Foreign policy experts are expecting China and the United States to continue their soft power rivalry in the South Pacific region under the new Secretary of State in Washington and a new leader in Beijing.
But there are warnings Pacific Island countries could find themselves on the rim of conflict with the chance of a clash over disputed territories further north.
Sally Round reports.
A US foreign policy expert at the University of Auckland, Associate Professor Stephen Hoadley, says new Secretary of State, John Kerry, will continue where Hillary Clinton left off, stressing the United States' steady re-engagement with the region is not an effort to contain China.
He says he's optimistic relations between Washington and Beijing will continue to be harmonious, barring a confrontation stemming from disputes over islands in the East and South China Seas.
"The United States interest is in making sure there is an unimpeded waterway through international waters through which legitimate commerce and of course United States military can move without any threat. Now if either side impedes this the United States will reassert this deeply-felt traditional view that freedom of the seas is an absolute necessity for any kind of civilised international relations and the US will be there with the seventh fleet opening up that waterway by force if necessary."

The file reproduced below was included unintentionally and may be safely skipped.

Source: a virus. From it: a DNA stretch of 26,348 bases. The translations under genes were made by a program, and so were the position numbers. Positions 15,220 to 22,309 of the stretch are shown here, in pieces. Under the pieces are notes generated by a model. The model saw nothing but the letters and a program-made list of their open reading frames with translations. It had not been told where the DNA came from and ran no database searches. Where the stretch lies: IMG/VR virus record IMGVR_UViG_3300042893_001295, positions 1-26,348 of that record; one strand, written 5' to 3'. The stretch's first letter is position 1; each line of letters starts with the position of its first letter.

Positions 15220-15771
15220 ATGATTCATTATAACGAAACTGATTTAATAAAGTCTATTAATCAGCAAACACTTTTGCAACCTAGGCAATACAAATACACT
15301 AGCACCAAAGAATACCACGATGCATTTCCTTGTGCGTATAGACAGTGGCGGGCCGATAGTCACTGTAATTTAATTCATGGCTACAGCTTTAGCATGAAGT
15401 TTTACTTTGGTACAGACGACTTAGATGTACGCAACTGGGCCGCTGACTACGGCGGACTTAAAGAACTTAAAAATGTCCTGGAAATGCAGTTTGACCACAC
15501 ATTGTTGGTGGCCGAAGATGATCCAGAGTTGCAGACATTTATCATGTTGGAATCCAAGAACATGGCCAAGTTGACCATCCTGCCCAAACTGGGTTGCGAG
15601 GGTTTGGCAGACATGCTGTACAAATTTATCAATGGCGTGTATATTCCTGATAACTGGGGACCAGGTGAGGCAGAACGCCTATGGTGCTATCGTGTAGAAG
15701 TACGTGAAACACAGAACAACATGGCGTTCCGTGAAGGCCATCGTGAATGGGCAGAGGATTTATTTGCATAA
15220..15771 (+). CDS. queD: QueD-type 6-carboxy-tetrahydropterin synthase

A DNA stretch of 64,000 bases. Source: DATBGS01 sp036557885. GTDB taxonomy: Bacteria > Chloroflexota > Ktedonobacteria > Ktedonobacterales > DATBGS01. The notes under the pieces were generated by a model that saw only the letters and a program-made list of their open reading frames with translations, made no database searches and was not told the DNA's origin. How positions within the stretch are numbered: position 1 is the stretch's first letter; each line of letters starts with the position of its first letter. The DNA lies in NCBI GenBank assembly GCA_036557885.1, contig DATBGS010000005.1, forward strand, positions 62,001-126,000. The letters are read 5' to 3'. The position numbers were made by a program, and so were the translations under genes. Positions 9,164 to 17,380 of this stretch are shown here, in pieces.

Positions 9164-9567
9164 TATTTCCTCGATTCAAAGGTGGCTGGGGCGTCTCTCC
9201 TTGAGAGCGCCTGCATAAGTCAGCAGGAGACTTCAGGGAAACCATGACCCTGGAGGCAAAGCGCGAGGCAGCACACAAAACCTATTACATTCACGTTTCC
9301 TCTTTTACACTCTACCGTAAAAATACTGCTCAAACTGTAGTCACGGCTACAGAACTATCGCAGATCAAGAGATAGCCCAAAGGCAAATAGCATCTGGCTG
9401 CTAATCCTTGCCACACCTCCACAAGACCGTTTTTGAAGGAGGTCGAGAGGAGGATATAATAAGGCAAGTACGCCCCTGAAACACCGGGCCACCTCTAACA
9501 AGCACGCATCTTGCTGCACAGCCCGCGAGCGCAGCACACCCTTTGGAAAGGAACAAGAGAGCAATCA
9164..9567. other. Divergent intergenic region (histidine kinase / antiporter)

Professor Hoadley says of the United States' territories in the region, Guam would be most affected.
It is being built up at the moment as a major staging base. As the wars in Afghanistan and Iraq wind down, some of those assets will be relocated to Guam in the event of some sort of Asian crisis which we hope doesn't happen. But Guam would be affected and the forces in Guam would be standing by to take some sort of action if necessary.
Further south, the US Army Corps of Engineers is looking to lease up to 15,000 acres of land in American Samoa for training army reserve soldiers.
A former analyst with the US National Security Agency, Wayne Madsen, says it is part of US preparations for confrontation with China and a steady militarisation of US-connected islands in the region.